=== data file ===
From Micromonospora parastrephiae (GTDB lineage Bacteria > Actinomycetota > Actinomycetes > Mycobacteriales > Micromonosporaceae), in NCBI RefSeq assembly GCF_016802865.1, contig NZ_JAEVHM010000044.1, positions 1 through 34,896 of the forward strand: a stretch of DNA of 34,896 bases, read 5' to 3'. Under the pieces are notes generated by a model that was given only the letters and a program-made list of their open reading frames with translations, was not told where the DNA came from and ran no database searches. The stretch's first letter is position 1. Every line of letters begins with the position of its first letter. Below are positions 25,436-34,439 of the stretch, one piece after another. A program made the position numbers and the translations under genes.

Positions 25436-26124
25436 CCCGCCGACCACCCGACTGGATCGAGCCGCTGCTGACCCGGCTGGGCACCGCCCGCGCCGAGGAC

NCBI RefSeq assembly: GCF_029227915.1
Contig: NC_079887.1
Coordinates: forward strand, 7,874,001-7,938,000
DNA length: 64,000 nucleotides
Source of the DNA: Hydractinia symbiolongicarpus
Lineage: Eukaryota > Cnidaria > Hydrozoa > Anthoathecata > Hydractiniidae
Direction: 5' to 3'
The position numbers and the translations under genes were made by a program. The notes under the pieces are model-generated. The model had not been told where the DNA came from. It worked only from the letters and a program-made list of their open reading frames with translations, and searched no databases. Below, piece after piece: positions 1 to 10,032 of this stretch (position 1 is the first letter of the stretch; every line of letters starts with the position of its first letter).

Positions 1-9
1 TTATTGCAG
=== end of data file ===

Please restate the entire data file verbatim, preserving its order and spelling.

From Micromonospora parastrephiae (GTDB lineage Bacteria > Actinomycetota > Actinomycetes > Mycobacteriales > Micromonosporaceae), in NCBI RefSeq assembly GCF_016802865.1, contig NZ_JAEVHM010000044.1, positions 1 through 34,896 of the forward strand: a stretch of DNA of 34,896 bases, read 5' to 3'. Under the pieces are notes generated by a model that was given only the letters and a program-made list of their open reading frames with translations, was not told where the DNA came from and ran no database searches. The stretch's first letter is position 1. Every line of letters begins with the position of its first letter. Below are positions 25,436-34,439 of the stretch, one piece after another. A program made the position numbers and the translations under genes.

Positions 25436-26124
25436 CCCGCCGACCACCCGACTGGATCGAGCCGCTGCTGACCCGGCTGGGCACCGCCCGCGCCGAGGAC

NCBI RefSeq assembly: GCF_029227915.1
Contig: NC_079887.1
Coordinates: forward strand, 7,874,001-7,938,000
DNA length: 64,000 nucleotides
Source of the DNA: Hydractinia symbiolongicarpus
Lineage: Eukaryota > Cnidaria > Hydrozoa > Anthoathecata > Hydractiniidae
Direction: 5' to 3'
The position numbers and the translations under genes were made by a program. The notes under the pieces are model-generated. The model had not been told where the DNA came from. It worked only from the letters and a program-made list of their open reading frames with translations, and searched no databases. Below, piece after piece: positions 1 to 10,032 of this stretch (position 1 is the first letter of the stretch; every line of letters starts with the position of its first letter).

Positions 1-9
1 TTATTGCAG